It Turns Out Staring At Screens Isn’t Bad For Teens' Mental Wellbeing
A big new study looking at how teenagers use technology has found that moderate use of video games, computers, and other screens isn't harmful, and may even have a positive impact.
Despite a great deal of recent concern, moderate amounts of "screen time" – how much time they spend using technology with screens, such as computers, TVs, and smartphones – is not harmful and may, in some cases, be beneficial to young people's mental wellbeing, according to a new study.
The research, published today in the journal Psychological Science, looked at the screen habits of 120,000 English 15-year-olds, breaking it down into watching TV and movies, playing video games, using computers, and using smartphones.
It found, for example, that teenagers who watched TV for four hours a day on weekdays, or seven hours a day at weekends, on average scored the same on a measure of mental wellbeing as those who watched none at all. The findings were similar for recreational computer use, while those who played video games for up to six hours on a weekday (and longer on a weekend) showed no ill effects. For smartphones, it was shorter, about two and a half hours on weekdays and three hours at weekends.
What was noteworthy, however, was that teenagers who used the technologies for less than the times just quoted actually scored slightly higher on the mental wellbeing measure than those who didn't use them at all.
When teenagers played or watched for longer, the study found that mental wellbeing started to decline. However, this effect was small. "Even at exceptional levels, we’re talking about a very small impact," Dr Andrew Przybylski, a psychologist at Oxford University and one of the study's authors, told BuzzFeed News. "It’s about a third as bad as [the effect on wellbeing of] missing breakfast or not getting eight hours' sleep."
Dr Pete Etchells, a psychologist at Bath Spa University who did not work on the study, told BuzzFeed News that the work is "a really nice study for a lot of reasons".
"'Screen time' is usually a bit pointless as a measure," he said. "It loses so much nuance, and this study is trying to break it down a bit, by TV and video games and so on, and the really simple idea of breaking it down by weekend vs weekday."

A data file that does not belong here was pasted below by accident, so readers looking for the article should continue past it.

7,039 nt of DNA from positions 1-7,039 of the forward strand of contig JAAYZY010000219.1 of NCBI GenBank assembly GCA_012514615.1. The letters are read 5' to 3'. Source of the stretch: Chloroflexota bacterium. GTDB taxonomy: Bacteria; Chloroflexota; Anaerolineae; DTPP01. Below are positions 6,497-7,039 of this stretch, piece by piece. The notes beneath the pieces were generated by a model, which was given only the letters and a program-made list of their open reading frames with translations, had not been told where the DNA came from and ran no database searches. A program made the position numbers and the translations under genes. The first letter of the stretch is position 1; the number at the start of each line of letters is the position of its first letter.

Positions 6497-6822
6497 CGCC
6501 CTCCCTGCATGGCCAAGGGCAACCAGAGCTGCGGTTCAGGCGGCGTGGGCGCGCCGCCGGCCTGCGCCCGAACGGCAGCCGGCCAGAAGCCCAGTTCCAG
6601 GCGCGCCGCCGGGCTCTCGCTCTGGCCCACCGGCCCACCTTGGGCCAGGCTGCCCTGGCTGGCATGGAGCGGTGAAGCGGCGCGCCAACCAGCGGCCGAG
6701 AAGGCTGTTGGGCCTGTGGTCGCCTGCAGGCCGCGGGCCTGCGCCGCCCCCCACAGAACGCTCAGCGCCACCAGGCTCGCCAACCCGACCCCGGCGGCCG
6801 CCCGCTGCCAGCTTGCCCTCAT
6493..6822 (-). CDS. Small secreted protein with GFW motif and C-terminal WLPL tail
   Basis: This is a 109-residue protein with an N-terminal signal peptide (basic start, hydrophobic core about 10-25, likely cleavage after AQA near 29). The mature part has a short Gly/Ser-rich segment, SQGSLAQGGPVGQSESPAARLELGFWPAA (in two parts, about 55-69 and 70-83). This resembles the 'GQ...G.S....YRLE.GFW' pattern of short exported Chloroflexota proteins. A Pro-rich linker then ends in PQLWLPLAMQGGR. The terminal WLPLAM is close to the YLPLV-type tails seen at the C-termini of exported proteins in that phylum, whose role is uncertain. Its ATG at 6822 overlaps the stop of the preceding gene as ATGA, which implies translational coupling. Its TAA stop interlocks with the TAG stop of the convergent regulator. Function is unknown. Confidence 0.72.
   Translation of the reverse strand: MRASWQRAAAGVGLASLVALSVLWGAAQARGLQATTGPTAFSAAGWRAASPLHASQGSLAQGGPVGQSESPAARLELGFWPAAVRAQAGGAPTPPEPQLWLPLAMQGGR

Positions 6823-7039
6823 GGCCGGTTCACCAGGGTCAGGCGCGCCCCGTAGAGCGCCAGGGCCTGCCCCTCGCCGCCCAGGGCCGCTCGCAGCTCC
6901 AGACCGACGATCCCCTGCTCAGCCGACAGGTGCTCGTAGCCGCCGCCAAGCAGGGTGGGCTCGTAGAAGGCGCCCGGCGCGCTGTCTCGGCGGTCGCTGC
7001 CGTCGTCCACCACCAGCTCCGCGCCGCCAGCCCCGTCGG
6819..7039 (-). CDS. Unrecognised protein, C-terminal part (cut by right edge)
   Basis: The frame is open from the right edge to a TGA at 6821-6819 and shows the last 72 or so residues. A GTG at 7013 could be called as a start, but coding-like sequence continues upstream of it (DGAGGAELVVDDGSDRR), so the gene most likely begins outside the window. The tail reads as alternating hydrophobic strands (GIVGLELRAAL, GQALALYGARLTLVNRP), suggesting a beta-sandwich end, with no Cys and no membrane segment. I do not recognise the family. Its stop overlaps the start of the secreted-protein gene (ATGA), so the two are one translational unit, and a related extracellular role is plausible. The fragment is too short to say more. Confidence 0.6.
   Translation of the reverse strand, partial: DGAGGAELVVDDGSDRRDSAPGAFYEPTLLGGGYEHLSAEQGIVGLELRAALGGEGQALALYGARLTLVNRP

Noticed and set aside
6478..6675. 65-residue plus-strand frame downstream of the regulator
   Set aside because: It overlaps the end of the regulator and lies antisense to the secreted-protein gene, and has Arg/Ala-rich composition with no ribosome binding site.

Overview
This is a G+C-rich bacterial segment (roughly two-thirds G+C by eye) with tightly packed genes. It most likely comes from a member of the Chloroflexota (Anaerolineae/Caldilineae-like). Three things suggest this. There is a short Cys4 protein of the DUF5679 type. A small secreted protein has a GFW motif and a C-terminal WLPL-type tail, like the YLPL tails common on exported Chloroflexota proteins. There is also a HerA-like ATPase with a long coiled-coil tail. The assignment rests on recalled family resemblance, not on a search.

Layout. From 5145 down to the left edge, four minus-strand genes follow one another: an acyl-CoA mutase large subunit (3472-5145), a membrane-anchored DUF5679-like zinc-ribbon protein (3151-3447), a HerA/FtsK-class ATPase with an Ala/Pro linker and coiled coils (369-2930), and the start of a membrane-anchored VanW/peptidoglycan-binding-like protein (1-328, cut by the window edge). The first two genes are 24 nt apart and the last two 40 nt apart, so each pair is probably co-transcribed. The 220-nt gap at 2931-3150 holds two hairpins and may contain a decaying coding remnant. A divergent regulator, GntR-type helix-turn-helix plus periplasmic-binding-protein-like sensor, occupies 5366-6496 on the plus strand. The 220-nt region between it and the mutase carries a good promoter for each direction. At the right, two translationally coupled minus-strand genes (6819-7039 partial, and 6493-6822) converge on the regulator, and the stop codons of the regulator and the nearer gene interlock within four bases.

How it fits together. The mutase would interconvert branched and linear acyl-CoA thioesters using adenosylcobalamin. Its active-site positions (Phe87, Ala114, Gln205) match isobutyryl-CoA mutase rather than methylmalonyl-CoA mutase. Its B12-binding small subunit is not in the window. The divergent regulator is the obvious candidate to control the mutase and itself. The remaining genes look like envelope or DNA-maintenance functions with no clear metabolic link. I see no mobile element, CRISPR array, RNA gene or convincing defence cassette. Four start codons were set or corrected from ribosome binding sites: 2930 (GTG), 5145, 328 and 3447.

He said that the public debate usually focused on the idea that the more people use "screens", the worse it is for their health. "There's more and more data showing that that's simplistic," he said.
Both Etchells and Przybylski stressed that the study did not prove that screen time caused either the positive or negative effects, just that the two were linked. "It’s very difficult to infer a causal direction [from this kind of study]," said Etchells. "It could be, if you see a negative correlation, that screen time causes a reduction in wellbeing, or it could be that people who are experiencing a drop in wellbeing turn to their smartphones more often."
To be sure about what causes what, he said, you'd need to do a randomised control trial, "and you'd need huge sample sizes and lots of money".
He also praised the study for its rigour and openness. Science in general and psychology in particular has been undergoing a "replication crisis" recently, in which the findings of many influential studies have been called into question when other scientists were unable to reproduce them.
Part of the problem has been that some studies change what they are looking for after the data comes in, which makes it easier to find apparently significant results. Some researchers, including Przybylski, have been campaigning for studies to register their hypotheses and methods in advance, to avoid this "bait-and-switch". The screen time study was preregistered, and all its data has been made available online. "That's exactly what this area of science needs," said Etchells.
The perils of "screen time" have been in the news lately. Over Christmas, a group of prominent educators and scientists wrote to The Guardian calling for "national guidelines on screen use". Another group, including Etchells and Przybylski and the Harvard professor Steven Pinker, wrote a few days later, saying that the first letter's arguments were "simplistic", "divisive", and "scaremongering" and calling for any guidelines to be "based on evidence, not hyperbole and opinion".
"It goes back to this idea that as screen time increases, physical activity decreases," says Etchells, "and there’s a lot of research that shows they’re unrelated. It’s a more complex story."